For a star ten times the mass of our Sun, that process might last only around 10 million years before running out of hydrogen fuel. At that point:

  • the core contracts and heats up, fusing helium into carbon,
  • when it runs out of helium, it heats up and fuses carbon into oxygen,
  • and then oxygen into neon, on up to magnesium, silicon, and sulfur,
  • eventually reaching iron, nickel, and cobalt,
  • and then ending in a spectacular supernova explosion.
An animation sequence of the 17th century supernova in the constellation of Cassiopeia. Surrounding material plus continued emission of EM radiation both play a role in the remnant’s continued illumination. A supernova is the typical fate for a star greater than about 10 solar masses, although there are some exceptions. (NASA, ESA, AND THE HUBBLE HERITAGE STSCI/AURA)-ESA/HUBBLE COLLABORATION. ACKNOWLEDGEMENT: ROBERT A. FESEN (DARTMOUTH COLLEGE, USA) AND JAMES LONG (ESA/HUBBLE))

The cycle of nuclear fusion in massive stars creates a large amount of heavy elements in the periodic table, which then get blasted off back into the interstellar medium at the moment of the supernova’s detonation. What’s left behind, of the core, is typically a neutron star: a collapsed mass that’s greater than our Sun, but no bigger than perhaps a dozen miles from end-to-end.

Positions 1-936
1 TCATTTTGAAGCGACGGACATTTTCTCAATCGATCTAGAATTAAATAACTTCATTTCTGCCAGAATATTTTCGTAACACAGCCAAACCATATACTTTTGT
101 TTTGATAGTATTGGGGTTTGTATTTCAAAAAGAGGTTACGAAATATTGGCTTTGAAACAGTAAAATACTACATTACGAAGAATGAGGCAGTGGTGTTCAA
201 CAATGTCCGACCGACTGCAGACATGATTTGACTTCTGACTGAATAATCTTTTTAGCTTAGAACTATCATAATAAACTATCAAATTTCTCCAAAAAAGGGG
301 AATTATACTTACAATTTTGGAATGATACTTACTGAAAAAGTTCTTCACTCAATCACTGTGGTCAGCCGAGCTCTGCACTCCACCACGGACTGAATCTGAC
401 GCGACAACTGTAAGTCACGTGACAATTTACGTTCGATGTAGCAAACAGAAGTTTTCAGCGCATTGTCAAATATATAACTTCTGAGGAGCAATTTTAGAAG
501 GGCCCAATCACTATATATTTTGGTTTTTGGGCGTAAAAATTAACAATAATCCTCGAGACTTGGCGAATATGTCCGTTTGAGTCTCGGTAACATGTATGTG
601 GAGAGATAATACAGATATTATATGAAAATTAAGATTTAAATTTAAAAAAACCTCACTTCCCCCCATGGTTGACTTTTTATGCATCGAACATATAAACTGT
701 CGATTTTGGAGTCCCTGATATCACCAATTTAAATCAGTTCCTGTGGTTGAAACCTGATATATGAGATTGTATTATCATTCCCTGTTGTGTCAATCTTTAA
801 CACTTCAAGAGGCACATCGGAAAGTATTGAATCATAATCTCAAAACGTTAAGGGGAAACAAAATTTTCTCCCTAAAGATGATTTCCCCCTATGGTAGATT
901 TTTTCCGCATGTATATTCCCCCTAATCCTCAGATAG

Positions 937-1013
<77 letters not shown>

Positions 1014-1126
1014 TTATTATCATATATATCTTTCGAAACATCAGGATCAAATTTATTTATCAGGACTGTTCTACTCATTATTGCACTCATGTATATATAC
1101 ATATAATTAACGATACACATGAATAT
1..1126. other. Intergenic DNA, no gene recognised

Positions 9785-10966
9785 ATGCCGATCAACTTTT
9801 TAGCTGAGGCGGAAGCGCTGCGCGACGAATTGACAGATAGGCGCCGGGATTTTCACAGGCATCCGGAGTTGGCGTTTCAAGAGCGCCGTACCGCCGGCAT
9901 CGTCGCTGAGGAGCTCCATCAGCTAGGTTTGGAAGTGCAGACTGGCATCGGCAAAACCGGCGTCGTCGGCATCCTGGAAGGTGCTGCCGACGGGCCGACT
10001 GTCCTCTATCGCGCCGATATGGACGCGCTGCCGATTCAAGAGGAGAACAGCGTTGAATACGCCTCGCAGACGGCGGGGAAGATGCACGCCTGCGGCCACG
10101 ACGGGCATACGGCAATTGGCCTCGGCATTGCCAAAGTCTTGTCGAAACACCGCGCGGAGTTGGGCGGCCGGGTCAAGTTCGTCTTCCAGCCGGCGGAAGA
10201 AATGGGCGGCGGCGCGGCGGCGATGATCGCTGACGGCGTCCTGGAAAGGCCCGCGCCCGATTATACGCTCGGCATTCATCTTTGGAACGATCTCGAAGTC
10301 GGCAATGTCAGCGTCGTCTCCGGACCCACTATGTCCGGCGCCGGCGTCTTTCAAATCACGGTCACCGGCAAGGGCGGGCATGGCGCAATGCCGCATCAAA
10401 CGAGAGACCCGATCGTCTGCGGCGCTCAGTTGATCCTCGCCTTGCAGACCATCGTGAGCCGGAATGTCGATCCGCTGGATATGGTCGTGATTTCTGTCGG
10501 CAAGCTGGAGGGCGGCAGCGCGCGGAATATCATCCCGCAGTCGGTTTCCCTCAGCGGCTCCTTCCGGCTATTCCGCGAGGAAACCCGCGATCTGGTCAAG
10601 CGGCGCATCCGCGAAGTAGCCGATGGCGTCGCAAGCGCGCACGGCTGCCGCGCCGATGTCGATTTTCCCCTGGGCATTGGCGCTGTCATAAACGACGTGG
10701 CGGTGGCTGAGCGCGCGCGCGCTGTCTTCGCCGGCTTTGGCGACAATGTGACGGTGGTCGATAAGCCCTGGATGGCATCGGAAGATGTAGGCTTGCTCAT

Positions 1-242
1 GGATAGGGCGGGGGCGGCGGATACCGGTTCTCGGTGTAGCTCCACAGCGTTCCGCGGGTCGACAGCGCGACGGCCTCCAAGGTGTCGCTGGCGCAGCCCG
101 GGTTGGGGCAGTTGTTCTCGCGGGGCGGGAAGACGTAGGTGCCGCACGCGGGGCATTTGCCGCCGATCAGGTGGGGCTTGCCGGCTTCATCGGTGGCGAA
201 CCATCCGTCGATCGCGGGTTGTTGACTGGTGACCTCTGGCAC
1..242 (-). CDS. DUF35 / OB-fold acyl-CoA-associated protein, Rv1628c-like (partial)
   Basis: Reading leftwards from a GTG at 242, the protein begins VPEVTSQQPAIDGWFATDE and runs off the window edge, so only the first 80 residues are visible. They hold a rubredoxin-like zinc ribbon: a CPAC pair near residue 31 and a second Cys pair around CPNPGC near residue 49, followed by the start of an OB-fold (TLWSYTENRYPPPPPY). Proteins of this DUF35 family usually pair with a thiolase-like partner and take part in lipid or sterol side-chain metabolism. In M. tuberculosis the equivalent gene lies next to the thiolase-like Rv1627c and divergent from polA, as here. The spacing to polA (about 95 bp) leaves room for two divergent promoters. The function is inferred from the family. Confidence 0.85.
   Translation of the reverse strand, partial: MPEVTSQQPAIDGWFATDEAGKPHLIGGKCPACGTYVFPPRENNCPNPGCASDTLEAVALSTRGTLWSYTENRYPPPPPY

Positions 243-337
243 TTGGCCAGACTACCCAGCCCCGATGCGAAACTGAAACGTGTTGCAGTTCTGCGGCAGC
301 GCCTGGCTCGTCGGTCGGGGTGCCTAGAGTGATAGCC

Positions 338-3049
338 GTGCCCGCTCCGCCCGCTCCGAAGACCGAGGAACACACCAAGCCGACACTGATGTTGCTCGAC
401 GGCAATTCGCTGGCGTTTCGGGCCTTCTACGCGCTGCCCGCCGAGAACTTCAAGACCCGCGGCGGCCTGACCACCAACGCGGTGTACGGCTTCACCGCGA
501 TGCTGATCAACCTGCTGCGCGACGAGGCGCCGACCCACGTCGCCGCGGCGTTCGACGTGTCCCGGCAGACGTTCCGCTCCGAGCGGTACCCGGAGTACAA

In these dense, early environments, neutron star-neutron star collisions should be relatively common, at least, compared to the low rates we think we have today.

Artist’s illustration of two merging neutron stars. The rippling spacetime grid represents gravitational waves emitted from the collision, while the narrow beams are the jets of gamma rays that shoot out just seconds after the gravitational waves (detected as a gamma-ray burst by astronomers). Mass, in an event like this, gets converted into two types of radiation: electromagnetic and gravitational. About 5% of the total mass gets expelled in the form of heavy elements. (NSF / LIGO / SONOMA STATE UNIVERSITY / A. SIMONNET)

When these neutron star collisions occur, they give rise to either a larger neutron star or a black hole with about 95% of their mass, which you might anticipate. But these neutron star collisions also result in runaway, explosive reactions, causing the emission of gravitational waves, neutrinos, electromagnetic radiation of all types, and the expulsion of large amounts of heavy nuclei. These nuclei are both stable and unstable, and include elements that are far heavier than uranium and plutonium.

In combination with supernovae, neutron star-neutron star mergers give rise to the full suite of elements that make up the periodic table, including the heaviest ones.

The most current, up-to-date image showing the primary origin of each of the elements that occur naturally in the periodic table. Neutron star mergers and supernovae may allow us to climb even higher than this table shows. (JENNIFER JOHNSON; ESA/NASA/AASNOVA)